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May112012

Using Configuration Sync on the Nexus 5500

Cisco’s Virtual Port Channel (VPC) feature is a nice way to build multiple link redundancy between two switches without the limitations of spanning tree (notably having one link unused in “blocking” mode). VPC is an extension of traditional Ether Channel bundles, but across two separate switches, and is a feature on the Cisco Nexus 5000 and 7000 switches.

A challenge when using VPC is that it requires duplicate and identical configuration of ports on both switches that have member ports. Cisco introduced “configuration sync” in NX-OS 5.0(2)N1(1) for the Nexus 5000s to help with this issue.

Setting up Configuration Sync

The initial configuration to enable configuration sync is simple. You do have to have the mgmt0 interface configured on both Nexus switches so that they can communicate with each other over IP.

The initial configuration involves the following steps:

! Enable CFS distribution over IP
    configuration terminal
        cfs ipv4 distribute

! Configure a switch profile and the sync-peer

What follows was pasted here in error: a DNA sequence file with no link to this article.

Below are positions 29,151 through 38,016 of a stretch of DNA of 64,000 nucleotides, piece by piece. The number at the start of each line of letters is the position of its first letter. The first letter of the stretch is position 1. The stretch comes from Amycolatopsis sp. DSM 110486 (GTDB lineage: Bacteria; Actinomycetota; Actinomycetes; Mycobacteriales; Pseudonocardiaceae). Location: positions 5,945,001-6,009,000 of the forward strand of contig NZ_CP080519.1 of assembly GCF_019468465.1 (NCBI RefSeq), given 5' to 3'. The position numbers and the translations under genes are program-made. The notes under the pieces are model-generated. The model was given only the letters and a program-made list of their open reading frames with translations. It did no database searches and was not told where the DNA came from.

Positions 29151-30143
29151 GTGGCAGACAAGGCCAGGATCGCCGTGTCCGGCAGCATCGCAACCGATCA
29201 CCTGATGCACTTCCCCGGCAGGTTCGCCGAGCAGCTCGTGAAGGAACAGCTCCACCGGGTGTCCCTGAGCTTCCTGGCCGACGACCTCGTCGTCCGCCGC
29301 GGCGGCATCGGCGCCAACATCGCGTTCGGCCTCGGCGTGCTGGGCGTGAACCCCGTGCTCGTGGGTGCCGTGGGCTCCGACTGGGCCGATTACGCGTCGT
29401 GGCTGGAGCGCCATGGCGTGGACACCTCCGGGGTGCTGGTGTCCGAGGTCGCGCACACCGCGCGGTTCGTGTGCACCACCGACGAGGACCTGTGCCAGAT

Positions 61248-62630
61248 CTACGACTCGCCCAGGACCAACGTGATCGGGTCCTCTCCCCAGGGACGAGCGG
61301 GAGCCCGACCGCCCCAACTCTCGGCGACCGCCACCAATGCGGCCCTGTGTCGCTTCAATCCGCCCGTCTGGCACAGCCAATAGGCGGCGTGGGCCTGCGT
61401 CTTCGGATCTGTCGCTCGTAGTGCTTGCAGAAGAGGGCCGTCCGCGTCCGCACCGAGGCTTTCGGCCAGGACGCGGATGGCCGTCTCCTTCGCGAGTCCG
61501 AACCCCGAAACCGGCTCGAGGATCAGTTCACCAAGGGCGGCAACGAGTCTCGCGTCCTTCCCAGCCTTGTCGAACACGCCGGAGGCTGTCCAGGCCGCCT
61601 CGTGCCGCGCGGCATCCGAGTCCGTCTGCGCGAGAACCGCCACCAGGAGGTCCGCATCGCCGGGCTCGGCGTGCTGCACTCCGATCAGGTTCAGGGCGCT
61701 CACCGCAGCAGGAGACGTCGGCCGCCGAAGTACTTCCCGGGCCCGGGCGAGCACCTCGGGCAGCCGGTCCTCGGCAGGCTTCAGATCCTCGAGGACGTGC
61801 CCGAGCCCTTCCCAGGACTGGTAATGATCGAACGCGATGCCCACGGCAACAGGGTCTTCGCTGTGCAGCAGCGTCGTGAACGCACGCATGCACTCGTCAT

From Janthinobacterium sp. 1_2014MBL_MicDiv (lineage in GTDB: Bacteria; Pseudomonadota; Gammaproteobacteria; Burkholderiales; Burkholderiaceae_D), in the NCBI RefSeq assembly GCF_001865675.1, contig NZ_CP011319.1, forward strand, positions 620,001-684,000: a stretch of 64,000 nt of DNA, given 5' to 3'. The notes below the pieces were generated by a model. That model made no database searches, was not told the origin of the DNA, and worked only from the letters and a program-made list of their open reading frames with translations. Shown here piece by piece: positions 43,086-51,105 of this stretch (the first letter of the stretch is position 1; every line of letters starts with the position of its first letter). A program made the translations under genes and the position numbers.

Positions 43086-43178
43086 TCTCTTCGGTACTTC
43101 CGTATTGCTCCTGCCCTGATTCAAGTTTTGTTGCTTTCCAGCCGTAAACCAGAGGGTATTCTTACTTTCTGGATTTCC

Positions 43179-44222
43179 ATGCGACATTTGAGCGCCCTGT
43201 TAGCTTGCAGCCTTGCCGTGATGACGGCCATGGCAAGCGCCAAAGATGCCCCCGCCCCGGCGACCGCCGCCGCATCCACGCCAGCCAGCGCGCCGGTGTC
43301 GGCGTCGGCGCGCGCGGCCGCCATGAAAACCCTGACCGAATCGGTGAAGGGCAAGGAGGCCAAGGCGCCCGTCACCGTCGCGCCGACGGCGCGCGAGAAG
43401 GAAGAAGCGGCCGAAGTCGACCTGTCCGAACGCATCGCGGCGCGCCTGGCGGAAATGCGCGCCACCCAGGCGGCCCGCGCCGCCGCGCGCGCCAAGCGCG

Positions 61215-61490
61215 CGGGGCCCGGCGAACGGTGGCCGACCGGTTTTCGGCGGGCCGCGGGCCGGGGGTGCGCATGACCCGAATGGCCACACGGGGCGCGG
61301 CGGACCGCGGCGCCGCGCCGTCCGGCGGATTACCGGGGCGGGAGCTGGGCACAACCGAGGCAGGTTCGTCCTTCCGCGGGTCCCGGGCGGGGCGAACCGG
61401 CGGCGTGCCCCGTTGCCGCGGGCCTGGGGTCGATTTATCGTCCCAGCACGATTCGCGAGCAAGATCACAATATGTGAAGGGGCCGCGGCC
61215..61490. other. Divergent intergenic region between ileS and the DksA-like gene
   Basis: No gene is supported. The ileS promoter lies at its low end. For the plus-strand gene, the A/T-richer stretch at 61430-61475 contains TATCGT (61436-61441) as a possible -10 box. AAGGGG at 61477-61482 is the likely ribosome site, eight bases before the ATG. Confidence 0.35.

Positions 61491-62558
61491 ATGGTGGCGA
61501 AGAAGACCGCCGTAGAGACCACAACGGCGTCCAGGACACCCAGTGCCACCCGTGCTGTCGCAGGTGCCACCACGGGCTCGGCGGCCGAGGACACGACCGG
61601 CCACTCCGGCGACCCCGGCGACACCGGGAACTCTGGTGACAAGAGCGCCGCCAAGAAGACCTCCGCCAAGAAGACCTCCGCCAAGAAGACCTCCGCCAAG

config sync
        switch-profile [name]
        sync-peers destination [peer-IP-address]

The switch profile needs to be identically configured on both Nexus switches that are sync-peers. You will need to enter the switch-profile name everytime you want to add a synced configuration, so keep it short and simple - e.g. “switch-profile vpc”.

Once you have the initial configuration entered you can verify that things are working:

N5K01# sh switch-profile vpc status

switch-profile  : vpc
----------------------------------------------------------

Start-time:  67539 usecs after Wed Apr 25 10:18:18 2012
End-time: 422813 usecs after Wed Apr 25 10:18:20 2012

Profile-Revision: 18
Session-type: Commit
Session-subtype: -
Peer-triggered: No
Profile-status: Sync Success

Local information:
----------------
Status: Commit Success
Error(s):

Peer information:
----------------
IP-address: 10.10.1.4
Sync-status: In sync
Status: Commit Success
Error(s):

That’s pretty much it to get it setup.

Configuring Interfaces and Virtual PortChannels

Configuration sync is most useful when configuring Virtual PortChannels (VPC) since it requires an exact replica of the interface and port-channel configuration on two Nexus 5000 switches.

Entering configuration commands using config sync requires two additional steps beyond entering standard config mode.

  1. Enter normal configuration mode

    config t
    
  2. Enter Configuration Sync mode

    config sync
    
  3. Enter the switch profile name

    switch-profile [name]
    

Now you can enter configuration commands just as you would in normal configuration mode.

It’s About Commitment

There is one important additional difference over normal configuration - commands do not take effect, and are not synced, until you type the “commit” command. You can type any number of commands before committing them.